TRR photos by Hunter Hill

Fish, eagles and such

With spring and Easter comes the opening of trout season for local outdoorsman. For some, the hype is only for that opening day—a day to take their children to a local pond or stream and harvest some of the newly stocked trout. For others, like myself, the season is long anticipated simply for the ability to go out and meditate with a line in the water. Of course, I’m happy to catch fish, and that is a large part of why I’m there. But the time spent trying is equally gratifying. That’s why they call it fishing and not catching, after all. If all it took to catch a fish was the effort of showing up and putting a line in the water, fewer people would do it. It’s like the old adage, “It’s not about the destination, it’s about the journey.”

With this in mind, I skipped the opening day of trout season. Not entirely because my schedule would not allow it, but also because I prefer the tranquility when fewer people are competing for space to fish. Most of the year, many fishermen have all the room they could want, so, like them, I simply skip the “Black Friday” of the fishing calendar year.


Rigged and ready, I had my trusty fishing rods packed in the car for a quick family trip to the water. 

I have had a chance to get out since then with my lovely wife and son. Having only just turned a month old, my son was content to watch the bobbers from inside the car with his mother. It wasn’t an ambitious outing, we just parked at the public launch, and I rigged a few lines with bait and bobbers and cast around a bit with a spinner on yet another rod. Being early spring, it was too cold to have the baby out, but, in the future, we may make a picnic out of this. I’m sure that, before I know it, he’ll be big enough to be casting his own line. In the meantime, it’s good to be blessed with a nature-loving wife.Had she not been tending our son, we may have caught something on this outing. I myself came up short when it comes to fish; it was much like the first ihalf of “The Old Man and the Sea,” a lot of effort with no results. But, as I said before, it’s about the journey, right? And a day on the water beats a day in the office, as they say.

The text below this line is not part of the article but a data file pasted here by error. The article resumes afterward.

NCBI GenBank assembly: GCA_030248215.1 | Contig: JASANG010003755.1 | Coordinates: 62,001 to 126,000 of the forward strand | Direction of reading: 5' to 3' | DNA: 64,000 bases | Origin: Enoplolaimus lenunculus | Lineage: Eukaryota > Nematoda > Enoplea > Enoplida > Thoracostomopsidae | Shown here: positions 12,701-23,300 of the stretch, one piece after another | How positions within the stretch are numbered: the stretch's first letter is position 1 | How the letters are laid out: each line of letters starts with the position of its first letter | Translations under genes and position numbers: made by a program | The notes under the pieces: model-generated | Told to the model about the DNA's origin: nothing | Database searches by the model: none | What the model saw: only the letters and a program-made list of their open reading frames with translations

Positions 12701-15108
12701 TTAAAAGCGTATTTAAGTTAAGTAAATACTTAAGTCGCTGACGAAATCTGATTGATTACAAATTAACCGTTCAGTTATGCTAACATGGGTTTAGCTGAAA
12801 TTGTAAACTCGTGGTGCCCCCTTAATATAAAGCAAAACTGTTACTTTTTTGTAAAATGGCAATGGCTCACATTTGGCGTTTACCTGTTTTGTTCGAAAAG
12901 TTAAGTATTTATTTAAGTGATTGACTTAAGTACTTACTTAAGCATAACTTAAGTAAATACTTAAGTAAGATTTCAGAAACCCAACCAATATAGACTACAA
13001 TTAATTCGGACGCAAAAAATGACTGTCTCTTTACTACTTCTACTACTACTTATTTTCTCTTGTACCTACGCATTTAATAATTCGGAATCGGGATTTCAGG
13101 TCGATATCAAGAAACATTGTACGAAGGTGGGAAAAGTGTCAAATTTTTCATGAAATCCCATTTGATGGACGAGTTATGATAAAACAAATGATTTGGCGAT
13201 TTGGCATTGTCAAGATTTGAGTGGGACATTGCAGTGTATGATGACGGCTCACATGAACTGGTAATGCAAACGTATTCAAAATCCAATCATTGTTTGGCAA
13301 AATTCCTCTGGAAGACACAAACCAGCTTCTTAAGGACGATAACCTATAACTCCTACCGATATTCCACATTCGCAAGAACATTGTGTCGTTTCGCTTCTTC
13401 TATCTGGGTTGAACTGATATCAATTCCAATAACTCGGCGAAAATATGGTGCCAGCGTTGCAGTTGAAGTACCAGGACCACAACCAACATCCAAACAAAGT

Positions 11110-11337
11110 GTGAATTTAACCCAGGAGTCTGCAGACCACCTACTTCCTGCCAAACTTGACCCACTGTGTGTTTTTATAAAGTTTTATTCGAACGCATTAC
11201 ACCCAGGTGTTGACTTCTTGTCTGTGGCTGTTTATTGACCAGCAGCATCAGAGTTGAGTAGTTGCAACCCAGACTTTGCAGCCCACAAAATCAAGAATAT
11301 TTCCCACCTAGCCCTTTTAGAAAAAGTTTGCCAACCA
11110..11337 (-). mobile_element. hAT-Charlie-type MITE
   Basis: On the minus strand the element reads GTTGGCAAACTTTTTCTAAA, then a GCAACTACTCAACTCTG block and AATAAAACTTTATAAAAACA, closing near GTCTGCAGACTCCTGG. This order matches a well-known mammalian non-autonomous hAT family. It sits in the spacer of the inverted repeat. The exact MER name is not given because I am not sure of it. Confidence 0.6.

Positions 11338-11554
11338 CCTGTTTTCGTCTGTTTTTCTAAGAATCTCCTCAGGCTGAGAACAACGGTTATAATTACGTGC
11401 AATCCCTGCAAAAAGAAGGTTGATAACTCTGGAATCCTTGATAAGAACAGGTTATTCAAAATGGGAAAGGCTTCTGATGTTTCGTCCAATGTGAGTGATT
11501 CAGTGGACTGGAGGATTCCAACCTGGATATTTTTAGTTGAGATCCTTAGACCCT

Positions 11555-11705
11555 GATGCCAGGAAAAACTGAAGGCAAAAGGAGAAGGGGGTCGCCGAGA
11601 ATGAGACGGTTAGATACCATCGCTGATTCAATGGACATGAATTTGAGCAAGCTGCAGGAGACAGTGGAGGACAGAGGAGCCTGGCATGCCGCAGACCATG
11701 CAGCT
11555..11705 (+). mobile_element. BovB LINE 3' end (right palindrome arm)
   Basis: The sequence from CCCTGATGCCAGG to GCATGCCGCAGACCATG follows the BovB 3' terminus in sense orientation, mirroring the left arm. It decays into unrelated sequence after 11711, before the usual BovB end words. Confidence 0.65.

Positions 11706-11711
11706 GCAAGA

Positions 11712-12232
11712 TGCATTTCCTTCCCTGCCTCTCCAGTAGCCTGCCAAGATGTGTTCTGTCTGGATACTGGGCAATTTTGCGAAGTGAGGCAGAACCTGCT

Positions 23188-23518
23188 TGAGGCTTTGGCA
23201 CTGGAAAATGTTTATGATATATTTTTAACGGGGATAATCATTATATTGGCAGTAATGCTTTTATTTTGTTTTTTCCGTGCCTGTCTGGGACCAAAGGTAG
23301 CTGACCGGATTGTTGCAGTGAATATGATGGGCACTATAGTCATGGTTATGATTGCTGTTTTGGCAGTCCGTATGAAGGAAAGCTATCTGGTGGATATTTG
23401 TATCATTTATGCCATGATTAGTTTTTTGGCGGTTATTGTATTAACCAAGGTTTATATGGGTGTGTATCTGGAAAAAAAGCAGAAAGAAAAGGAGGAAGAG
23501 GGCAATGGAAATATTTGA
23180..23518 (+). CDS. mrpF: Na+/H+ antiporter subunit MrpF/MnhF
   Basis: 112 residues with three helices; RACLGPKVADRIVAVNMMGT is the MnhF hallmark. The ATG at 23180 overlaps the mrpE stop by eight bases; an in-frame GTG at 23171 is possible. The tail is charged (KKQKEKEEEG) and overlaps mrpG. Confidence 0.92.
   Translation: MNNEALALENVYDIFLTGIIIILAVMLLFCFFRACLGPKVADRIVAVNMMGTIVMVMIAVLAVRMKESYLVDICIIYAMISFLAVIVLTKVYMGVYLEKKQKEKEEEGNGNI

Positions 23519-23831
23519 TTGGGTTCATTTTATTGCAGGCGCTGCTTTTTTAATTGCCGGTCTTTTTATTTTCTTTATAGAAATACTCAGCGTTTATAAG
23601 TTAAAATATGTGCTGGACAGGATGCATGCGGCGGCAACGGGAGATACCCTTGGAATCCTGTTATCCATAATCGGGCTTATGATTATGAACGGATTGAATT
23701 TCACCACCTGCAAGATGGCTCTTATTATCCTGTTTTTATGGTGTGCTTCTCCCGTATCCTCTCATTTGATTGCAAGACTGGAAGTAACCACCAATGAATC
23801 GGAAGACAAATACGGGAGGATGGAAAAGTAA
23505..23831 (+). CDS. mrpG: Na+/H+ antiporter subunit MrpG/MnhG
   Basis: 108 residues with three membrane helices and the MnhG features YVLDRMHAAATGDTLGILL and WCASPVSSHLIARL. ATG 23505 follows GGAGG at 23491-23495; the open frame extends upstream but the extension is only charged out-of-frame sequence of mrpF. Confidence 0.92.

The weather was nippy, but spring still shone through: The water is open from the wintery ice. The trees have begun to pop their buds. Mud seems to be the new grass. And, perhaps best of all, the birds are returning. On our way home from the lake, I noticed dignified mature bald eagle perched atop a dead tree along a stream winding its way southwards from the lake. He sat studiously, staring down at the water below, I’m sure to find any trout that would have washed downstream from the lake with all of the recent rain.

Eagles are handy when it comes to fishing. They seem to know where the fish are. Just last summer at Upper Woods Pond in Wayne County PA, my wife and I were canoeing and fishing. As we made our way around the lake, a rather bold eagle kept a vigilant eye on us. As it turned out, the corner of the lake he guarded seemed to be the best fishing for us as well. He yelled at us a bit for the intrusion, and I was half tempted to leave him a good-will offering. But before we had left that day, he seemed to have had every bit of success we had.

So opening day or not, the fishing so far this year is fine. The tally may rest at a zero, but I’ve already begun to shake off the winter funk. I’ll be returning to the water soon, a rod in one hand and my family in the other.

 

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